Of Masques And Triumphs by Francis Bacon

Story type: Essay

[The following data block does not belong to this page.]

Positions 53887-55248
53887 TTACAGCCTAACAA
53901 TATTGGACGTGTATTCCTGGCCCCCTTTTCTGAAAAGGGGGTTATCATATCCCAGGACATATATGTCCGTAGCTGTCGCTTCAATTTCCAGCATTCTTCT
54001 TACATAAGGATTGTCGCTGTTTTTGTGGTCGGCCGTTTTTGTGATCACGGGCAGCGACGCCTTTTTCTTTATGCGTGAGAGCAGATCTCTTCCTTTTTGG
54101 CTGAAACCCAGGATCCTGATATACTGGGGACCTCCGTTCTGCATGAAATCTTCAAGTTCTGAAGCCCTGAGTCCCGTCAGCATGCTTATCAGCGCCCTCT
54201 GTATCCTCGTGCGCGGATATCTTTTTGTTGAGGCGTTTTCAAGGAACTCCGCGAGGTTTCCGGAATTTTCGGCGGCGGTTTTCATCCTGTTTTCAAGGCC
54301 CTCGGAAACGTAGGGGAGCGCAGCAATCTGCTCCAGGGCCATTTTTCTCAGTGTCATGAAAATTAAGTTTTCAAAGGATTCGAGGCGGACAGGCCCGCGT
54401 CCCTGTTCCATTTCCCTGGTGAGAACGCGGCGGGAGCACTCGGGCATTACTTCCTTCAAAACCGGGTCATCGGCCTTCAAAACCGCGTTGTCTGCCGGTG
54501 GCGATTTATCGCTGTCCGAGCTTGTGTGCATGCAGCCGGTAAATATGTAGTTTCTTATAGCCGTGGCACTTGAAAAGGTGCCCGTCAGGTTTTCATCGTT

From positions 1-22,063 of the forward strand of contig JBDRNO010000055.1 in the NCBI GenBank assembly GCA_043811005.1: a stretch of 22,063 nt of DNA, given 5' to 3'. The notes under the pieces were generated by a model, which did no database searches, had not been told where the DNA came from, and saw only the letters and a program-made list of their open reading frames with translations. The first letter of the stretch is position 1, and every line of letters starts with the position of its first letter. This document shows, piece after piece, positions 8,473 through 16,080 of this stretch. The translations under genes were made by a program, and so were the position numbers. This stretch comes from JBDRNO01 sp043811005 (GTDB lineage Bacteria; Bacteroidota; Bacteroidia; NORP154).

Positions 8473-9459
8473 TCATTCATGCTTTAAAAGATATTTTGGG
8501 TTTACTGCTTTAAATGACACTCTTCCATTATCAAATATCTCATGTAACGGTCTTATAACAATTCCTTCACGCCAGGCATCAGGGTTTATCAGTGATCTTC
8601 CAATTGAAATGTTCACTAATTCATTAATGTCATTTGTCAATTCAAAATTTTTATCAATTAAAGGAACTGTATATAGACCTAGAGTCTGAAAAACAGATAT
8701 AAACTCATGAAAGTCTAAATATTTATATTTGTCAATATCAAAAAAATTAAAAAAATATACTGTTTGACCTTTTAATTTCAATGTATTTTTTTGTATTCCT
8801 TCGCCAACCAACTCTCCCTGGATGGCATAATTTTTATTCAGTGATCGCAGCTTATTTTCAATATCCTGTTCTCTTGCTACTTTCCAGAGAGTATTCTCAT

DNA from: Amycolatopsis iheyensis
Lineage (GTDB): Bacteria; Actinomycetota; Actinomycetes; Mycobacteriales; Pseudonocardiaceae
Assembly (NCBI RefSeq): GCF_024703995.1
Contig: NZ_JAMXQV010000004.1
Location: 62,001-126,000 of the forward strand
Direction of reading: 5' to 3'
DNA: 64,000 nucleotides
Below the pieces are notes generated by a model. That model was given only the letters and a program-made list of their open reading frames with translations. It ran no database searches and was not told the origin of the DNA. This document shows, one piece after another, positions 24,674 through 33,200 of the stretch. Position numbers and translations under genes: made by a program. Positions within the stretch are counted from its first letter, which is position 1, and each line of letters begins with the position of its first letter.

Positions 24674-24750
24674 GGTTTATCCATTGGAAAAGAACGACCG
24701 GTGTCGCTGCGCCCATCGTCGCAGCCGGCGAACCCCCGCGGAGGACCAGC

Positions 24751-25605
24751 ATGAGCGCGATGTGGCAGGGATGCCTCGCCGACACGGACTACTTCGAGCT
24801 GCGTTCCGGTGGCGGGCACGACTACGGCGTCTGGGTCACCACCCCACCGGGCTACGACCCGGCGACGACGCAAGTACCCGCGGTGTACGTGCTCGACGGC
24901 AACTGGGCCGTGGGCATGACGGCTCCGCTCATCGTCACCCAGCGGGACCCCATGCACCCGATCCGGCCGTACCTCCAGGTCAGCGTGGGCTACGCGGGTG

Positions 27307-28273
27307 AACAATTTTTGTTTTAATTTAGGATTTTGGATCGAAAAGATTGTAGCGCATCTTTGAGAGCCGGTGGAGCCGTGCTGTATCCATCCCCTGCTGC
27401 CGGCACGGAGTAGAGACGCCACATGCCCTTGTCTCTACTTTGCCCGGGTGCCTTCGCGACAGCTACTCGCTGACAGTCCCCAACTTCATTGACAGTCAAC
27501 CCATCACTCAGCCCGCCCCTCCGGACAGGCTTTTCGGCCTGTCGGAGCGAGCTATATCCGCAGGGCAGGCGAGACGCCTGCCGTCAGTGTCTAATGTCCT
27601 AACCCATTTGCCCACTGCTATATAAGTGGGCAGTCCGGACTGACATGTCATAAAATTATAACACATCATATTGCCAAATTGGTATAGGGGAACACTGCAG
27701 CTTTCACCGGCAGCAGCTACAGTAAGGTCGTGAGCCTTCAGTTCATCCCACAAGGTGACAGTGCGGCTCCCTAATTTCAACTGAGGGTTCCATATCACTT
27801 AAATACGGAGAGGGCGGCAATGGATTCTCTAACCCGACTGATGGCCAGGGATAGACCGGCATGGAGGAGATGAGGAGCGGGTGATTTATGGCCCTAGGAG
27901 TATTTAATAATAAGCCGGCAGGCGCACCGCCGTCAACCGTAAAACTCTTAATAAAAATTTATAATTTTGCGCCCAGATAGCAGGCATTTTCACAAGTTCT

THESE things are but toys, to come amongst such serious observations. But yet, since princes will have such things, it is better they should be graced with elegancy, than daubed with cost. Dancing to song, is a thing of great state and pleasure. I understand it, that the song be in quire, placed aloft, and accompanied with some broken music; and the ditty fitted to the device. Acting in song, especially in dialogues, hath an extreme good grace; I say acting, not dancing (for that is a mean and vulgar thing); and the voices of the dialogue would be strong and manly (a base and a tenor; no treble); and the ditty high and tragical; not nice or dainty. Several quires, placed one over against another, and taking the voice by catches, anthem-wise, give great pleasure. Turning dances into figure, is a childish curiosity. And generally let it be noted, that those things which I here set down, are such as do naturally take the sense, and not respect petty wonderments. It is true, the alterations of scenes, so it be quietly and without noise, are things of great beauty and pleasure; for they feed and relieve the eye, before it be full of the same object. Let the scenes abound with light, specially colored and varied; and let the masquers, or any other, that are to come down from the scene, have some motions upon the scene itself, before their coming down; for it draws the eye strangely, and makes it, with great pleasure, to desire to see, that it cannot perfectly discern. Let the songs be loud and cheerful, and not chirpings or pulings. Let the music likewise be sharp and loud, and well placed. The colors that show best by candle-light are white, carnation, and a kind of sea-water-green; and oes, or spangs, as they are of no great cost, so they are of most glory. As for rich embroidery, it is lost and not discerned. Let the suits of the masquers be graceful, and such as become the person, when the vizors are off; not after examples of known attires; Turke, soldiers, mariners’, and the like. Let anti-masques not be long; they have been commonly of fools, satyrs, baboons, wild-men, antics, beasts, sprites, witches, Ethiops, pigmies, turquets, nymphs, rustics, Cupids, statuas moving, and the like. As for angels, it is not comical enough, to put them in anti-masques; and anything that is hideous, as devils, giants, is on the other side as unfit. But chiefly, let the music of them be recreative, and with some strange changes. Some sweet odors suddenly coming forth, without any drops falling, are, in such a company as there is steam and heat, things of great pleasure and refreshment. Double masques, one of men, another of ladies, addeth state and variety. But all is nothing except the room be kept clear and neat.